Here is Part II of our interview with Whistleblower Insider’s 2015 Whistleblower of the Year winner — Perdue chicken farmer Craig Watts. After more than twenty years in the business, working on the farm his family has owned since the 1700s, Watts decided to speak out against what he saw as Perdue’s gross mistreatment of chickens. He invited animal welfare group Compassion in World Farming to come to his farm and document first-hand the sordid conditions in which the hundreds of thousands of Perdue chickens he raised each year exist. After spending months with Watts, Compassion in World Farming released a video exposing the horrid life of a Perdue chicken. Here is how Mr. Watts details first-hand his story from chicken farmer to whistleblower and his plans for what comes next.
Whistleblower Insider: Would you do it again? Would you do anything differently?
Craig Watts: (Laughter) I guess. It was easier for me to be in a position to speak out; my houses were almost paid for. I could have just been quiet and rode it out and become debt free. So would I do it all over again? Absolutely. Would I do things a little different? Maybe. I don’t know if I would have done as much by myself. Initially when the video was released I didn’t have any legal representation. I was defending myself in the media; so when they were calling I would be pleading my case. It was big time media, but it just seemed like it was too much.
Whistleblower Insider: I could understand that; kind of an onslaught where you go from zero to sixty in terms of media attention. That sounds pretty intense.
Craig Watts: And I felt that telling the story over and over, the story would lose its sting.
Whistleblower Insider: Do you think that Perdue will listen? And do you think they’ll start implementing practices that are better for animals, farmers, and consumers?
Craig Watts: Back in the late summer or early fall [Perdue] created a position: a farmer advocate and [animal] welfare specialist for lack of a better term. And the guy they put into that position has been with them for decades; [he is] entrenched in the old ways of doing things. So I don’t really see him as an agent of change. Personally, other than the PR team working a little harder, as far as logistics and meaningful change, “No.”
So as far as any [animal] welfare changes, I’m not aware of any. You know, the whole standards of the industry are written by the industry. Overlaying welfare standards on a commercial model is like trying to fit a square peg in a round hole.
If you were to think of animal welfare, and think of that video, you wouldn’t think that that’s good. You think welfare, keeping the chickens out to pasture and that kind of stuff, it would be a much better environment. The industrial model is what it is. Homogenizing widgets.
Whistleblower Insider: On a slightly different line of questioning, are there any interesting things in your background or about you that you think made it more likely that someday you would come forward as a whistleblower.
Craig Watts: When I was probably about five and had some puppies at my home, I would stay with my grandmother during the day, but it was just a walk across the woods. So I would tell my grandma and grand-dad that I was going to go do something else and I would slip in and see the puppies. But my grand-daddy figured that out. So he comes up the road and he’s whistling and he says yeah those are some pretty puppies and he grabs me and he WEARS me out pretty good [for lying]. So I always felt that a lie doesn’t do anybody any good. So that was kind of one of those hard lessons learned.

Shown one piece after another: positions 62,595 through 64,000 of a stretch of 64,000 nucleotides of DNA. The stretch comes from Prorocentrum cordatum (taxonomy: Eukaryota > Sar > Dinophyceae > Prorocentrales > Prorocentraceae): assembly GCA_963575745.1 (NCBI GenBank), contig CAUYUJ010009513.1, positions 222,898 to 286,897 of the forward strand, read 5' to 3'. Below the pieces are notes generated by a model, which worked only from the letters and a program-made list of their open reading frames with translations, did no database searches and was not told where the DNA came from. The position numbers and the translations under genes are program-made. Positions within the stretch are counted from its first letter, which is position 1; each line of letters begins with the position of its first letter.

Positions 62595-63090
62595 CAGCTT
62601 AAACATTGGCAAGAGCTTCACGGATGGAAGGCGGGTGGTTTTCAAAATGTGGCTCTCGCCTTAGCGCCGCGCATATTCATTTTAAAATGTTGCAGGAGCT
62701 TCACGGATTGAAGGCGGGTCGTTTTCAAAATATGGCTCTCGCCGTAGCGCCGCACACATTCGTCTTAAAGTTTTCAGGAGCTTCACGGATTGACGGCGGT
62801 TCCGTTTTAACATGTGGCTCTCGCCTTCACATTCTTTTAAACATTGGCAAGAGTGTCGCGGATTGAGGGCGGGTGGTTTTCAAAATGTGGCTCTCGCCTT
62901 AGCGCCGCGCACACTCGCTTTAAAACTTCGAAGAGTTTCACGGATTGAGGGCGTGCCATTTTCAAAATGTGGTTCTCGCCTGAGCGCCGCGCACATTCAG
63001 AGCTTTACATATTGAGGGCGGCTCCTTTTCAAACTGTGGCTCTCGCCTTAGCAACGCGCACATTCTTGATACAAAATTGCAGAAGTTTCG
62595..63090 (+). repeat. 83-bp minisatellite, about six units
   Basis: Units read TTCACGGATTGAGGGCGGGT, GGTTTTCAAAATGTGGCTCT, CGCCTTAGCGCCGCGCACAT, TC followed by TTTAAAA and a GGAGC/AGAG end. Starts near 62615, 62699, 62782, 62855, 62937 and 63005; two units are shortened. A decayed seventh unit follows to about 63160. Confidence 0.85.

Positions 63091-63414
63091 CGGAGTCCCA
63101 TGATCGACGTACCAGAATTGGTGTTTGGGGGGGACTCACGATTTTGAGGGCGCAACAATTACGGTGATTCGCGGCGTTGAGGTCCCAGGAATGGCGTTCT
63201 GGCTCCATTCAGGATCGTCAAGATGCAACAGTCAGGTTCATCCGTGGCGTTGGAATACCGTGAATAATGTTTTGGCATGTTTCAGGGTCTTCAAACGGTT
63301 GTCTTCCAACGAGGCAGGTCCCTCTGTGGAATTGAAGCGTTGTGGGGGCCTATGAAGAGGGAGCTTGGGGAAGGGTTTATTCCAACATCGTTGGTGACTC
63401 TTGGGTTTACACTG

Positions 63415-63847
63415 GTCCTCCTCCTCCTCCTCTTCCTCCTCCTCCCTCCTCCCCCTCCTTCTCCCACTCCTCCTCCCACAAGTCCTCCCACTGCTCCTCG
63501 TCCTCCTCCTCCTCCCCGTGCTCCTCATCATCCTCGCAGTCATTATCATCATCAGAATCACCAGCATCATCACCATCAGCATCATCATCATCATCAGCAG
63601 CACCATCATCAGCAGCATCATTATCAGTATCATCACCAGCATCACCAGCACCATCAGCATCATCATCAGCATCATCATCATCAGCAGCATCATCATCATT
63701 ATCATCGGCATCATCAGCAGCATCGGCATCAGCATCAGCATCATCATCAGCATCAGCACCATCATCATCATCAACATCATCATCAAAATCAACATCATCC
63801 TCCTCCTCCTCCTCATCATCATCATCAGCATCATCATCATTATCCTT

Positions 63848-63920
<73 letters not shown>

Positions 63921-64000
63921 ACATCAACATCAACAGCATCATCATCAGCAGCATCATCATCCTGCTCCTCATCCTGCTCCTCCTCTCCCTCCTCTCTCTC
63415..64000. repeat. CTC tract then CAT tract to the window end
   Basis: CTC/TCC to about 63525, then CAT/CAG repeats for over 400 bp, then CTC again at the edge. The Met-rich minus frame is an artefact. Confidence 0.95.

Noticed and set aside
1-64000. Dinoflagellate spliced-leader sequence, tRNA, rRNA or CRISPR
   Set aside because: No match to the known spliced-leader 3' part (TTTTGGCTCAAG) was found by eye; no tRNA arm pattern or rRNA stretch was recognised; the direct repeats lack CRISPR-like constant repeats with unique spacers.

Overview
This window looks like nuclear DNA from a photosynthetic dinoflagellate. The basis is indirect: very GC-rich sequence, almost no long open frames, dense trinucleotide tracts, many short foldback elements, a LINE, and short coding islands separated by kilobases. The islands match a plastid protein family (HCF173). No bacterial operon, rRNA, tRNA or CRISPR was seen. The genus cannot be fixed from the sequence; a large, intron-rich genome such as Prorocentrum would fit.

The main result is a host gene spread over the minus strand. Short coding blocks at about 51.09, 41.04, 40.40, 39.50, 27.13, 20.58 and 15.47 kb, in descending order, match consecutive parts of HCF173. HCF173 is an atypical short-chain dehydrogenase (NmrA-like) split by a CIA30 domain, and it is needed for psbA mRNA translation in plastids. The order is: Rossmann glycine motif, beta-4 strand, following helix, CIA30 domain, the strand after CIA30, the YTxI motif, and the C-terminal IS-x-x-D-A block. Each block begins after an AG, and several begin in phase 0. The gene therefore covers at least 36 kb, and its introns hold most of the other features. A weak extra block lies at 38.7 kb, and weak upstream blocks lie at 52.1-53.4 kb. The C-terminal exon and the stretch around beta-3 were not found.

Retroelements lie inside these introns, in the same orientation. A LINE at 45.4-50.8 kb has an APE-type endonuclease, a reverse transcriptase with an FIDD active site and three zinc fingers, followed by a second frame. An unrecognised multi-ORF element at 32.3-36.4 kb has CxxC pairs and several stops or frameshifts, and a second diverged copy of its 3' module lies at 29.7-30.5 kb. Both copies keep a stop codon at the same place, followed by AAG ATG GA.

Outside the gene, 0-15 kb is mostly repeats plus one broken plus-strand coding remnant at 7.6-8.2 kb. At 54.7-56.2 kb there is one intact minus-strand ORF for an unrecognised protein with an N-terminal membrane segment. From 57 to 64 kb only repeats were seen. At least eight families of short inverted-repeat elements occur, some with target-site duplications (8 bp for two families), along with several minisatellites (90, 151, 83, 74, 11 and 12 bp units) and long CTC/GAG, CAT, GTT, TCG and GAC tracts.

And I got small kids, if I die tomorrow and they have been instructed to write the message on my tombstone, what’s it going to say? And standing up isn’t easy. Would I do it all over again? I mean it hasn’t been any pleasure cruise or anything like that. But I have a very clear vision of right and wrong. There’s no grey area, that’s for you lawyers to dance in. (Laughter)
Whistleblower Insider: I really respect that. You had mentioned your family, were you worried about them; or any fears about that? Like how far Perdue might go after your livelihood and everything you had on the line?
Craig Watts: My wife knew going into this that I could risk lose my contract. I have support here. And yes we had to hunker down. I didn’t quite have the buildings paid off but I was close enough. They say the first 90 days out of prison are the roughest. So I have about 70 more to go (Laughter).
Whistleblower Insider: What would you like to do in the future?
Craig Watts: I’d rather promote a more sustainable system. I’d like to protect that way of doing things. And I would really like to be there as someone who could listen to farmers. If they got financial trouble, there is stuff out there for them; they need someone there to point them in the right direction. I would just really like to do that. You know, work on the ground level with farmers as an advocate–really get down one on one and help people.
Whistleblower Insider: Any advice that you would give to farmers who are out there and thinking about blowing the whistle on something? Or just to whistleblowers in general, from your experience?
Craig Watts: You know, that’s just a decision that people need to make for themselves. If you’re not sleeping good at night, probably a good indication that you have to do something. I mean it will eat you alive. That’s what it did to me. I’d be up at two o’clock in the morning. It never left my mind. It’s like the day [Leah] released that video. It’s like the world was lifted from my shoulders. It really was. Just a lot of apprehension leading up to that point. But since then in regards to what had happened I have felt so much better.
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